[FOUNTAIN]The beauty and boredom of footballSoccer is a sport that demands the most abstinence from players. Strict temperance and training are basic virtues for all sports, but special discipline is expected of soccer players. Except for the goalie, soccer players are in constant motion for 90 minutes and run almost a half marathon. Moreover, they need to keep an eye on the ball and spurt in a matter of seconds, so they burn off a great deal of energy. When a player is tempted by a shot of alcohol or a puff of a cigarette, his career as a footballer can be fatally damaged.
After each game, players need to rest at least four days to recover. But members of elite European clubs cannot afford that luxury. Spanish soccer star Raul has complained that it would be nice if he played 65 games a year, but in reality he has to play 10 more games. But the clubs, which have paid enormous sums of money for stars, have to make the best use out of the players to make ends meet.
The world’s best players are gathered in Italy’s Serie A, Spain’s Primera Liga, England’s Premier League, and Germany’s Bundesliga, and they have to play a game every week except in June and July. On top of that, major clubs participate in the annual UEFA Champions League and UEFA Cup. Every four years, the players participate in the European Championship and World Cup preliminaries for their nations.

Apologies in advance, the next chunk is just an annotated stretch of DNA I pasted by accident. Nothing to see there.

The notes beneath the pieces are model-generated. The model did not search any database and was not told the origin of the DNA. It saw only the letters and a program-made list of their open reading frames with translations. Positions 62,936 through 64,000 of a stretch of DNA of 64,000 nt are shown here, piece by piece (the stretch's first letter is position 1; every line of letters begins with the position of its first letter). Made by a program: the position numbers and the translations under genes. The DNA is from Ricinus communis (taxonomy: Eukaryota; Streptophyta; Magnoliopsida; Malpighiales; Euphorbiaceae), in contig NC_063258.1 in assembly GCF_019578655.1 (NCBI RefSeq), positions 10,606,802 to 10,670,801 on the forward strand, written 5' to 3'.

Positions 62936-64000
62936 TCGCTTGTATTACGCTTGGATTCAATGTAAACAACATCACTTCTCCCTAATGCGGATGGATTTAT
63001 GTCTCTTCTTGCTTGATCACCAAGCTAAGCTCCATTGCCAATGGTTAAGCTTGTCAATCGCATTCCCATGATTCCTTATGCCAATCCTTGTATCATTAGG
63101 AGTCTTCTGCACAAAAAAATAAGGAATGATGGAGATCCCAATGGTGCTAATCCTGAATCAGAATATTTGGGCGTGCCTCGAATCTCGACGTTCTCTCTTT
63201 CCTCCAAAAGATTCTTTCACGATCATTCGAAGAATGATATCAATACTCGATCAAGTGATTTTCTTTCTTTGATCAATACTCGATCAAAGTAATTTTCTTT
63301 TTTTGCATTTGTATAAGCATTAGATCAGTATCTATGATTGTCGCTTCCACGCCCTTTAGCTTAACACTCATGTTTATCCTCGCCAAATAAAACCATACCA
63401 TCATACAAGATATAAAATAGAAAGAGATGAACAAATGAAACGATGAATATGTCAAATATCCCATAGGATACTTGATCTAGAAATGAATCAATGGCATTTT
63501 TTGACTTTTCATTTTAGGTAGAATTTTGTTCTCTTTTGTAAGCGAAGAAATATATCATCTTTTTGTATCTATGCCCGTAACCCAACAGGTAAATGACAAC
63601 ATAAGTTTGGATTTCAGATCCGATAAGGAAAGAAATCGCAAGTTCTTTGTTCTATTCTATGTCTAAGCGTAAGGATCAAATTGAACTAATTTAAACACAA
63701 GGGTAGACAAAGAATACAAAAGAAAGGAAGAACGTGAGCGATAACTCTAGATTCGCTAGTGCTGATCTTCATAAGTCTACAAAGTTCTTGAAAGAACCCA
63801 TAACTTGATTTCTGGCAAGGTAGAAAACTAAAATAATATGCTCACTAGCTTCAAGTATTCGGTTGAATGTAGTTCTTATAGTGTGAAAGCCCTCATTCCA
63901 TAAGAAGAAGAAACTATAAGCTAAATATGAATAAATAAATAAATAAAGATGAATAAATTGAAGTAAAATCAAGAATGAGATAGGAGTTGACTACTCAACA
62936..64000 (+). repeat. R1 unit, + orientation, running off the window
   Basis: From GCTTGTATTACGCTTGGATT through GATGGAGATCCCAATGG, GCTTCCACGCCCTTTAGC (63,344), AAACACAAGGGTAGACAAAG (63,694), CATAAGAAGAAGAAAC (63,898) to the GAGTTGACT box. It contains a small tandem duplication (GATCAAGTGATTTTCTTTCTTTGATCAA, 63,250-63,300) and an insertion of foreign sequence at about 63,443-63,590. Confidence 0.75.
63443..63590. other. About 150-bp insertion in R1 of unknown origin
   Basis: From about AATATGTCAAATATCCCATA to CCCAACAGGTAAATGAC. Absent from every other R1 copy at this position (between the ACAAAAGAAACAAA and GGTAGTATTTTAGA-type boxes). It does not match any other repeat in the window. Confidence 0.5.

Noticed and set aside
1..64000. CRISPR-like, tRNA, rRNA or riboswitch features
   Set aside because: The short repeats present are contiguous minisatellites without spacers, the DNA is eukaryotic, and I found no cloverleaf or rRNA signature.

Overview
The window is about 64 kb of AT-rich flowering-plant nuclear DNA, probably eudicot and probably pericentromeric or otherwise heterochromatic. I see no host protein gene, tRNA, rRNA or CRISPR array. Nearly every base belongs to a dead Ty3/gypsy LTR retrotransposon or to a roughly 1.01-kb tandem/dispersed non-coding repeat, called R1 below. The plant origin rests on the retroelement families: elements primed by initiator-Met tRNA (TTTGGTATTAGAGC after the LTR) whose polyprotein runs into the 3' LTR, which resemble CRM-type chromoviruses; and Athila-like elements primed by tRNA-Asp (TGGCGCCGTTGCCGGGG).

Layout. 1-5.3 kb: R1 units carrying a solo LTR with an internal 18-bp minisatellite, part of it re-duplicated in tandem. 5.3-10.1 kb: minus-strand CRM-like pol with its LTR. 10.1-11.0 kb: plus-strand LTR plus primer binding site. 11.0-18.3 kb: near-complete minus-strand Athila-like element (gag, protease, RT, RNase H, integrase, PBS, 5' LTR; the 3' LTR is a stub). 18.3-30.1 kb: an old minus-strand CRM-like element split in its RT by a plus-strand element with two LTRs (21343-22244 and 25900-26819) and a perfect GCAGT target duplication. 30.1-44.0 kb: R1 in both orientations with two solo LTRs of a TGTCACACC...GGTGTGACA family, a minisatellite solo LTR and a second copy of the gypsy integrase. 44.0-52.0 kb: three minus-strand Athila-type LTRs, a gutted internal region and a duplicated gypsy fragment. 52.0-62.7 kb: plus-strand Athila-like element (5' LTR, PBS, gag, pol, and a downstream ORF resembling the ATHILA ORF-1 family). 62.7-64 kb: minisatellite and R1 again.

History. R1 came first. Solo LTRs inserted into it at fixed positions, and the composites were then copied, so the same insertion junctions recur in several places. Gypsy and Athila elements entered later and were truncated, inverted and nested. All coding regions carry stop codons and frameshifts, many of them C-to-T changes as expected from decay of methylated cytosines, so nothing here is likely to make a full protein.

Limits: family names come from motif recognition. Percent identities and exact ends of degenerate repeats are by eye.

In Euro 2004, which ended Monday, soccer powerhouses such as Spain, England, Italy, Germany and France failed to make it to the semifinal round. Thierry Henry, Zinedine Zidane, David Beckham, Michael Owen and other stars were apparently exhausted from the beginning of the tournament.
In contrast, Greece, an underdog with no star player, wrote a new chapter in soccer history by winning the cup with teamwork and speed. Greece’s head coach Otto Rehhagel reportedly ordered the players to leave the team if they could not run for 90 minutes without a break. Following the director’s strategy, players displayed a certain geometric beauty of alternating between defense and offense in perfect order.
But defensive soccer, where a match is won by effective shooting, is mechanical and frustrating. What the audience wants to see is the bold and imaginative plays that Pele and Diego Maradona once made. In boring and gloomy days, even soccer has become stingy in providing pleasure.
by Lee Young-ki
The writer is a deputy culture news editor of the JoongAng Ilbo.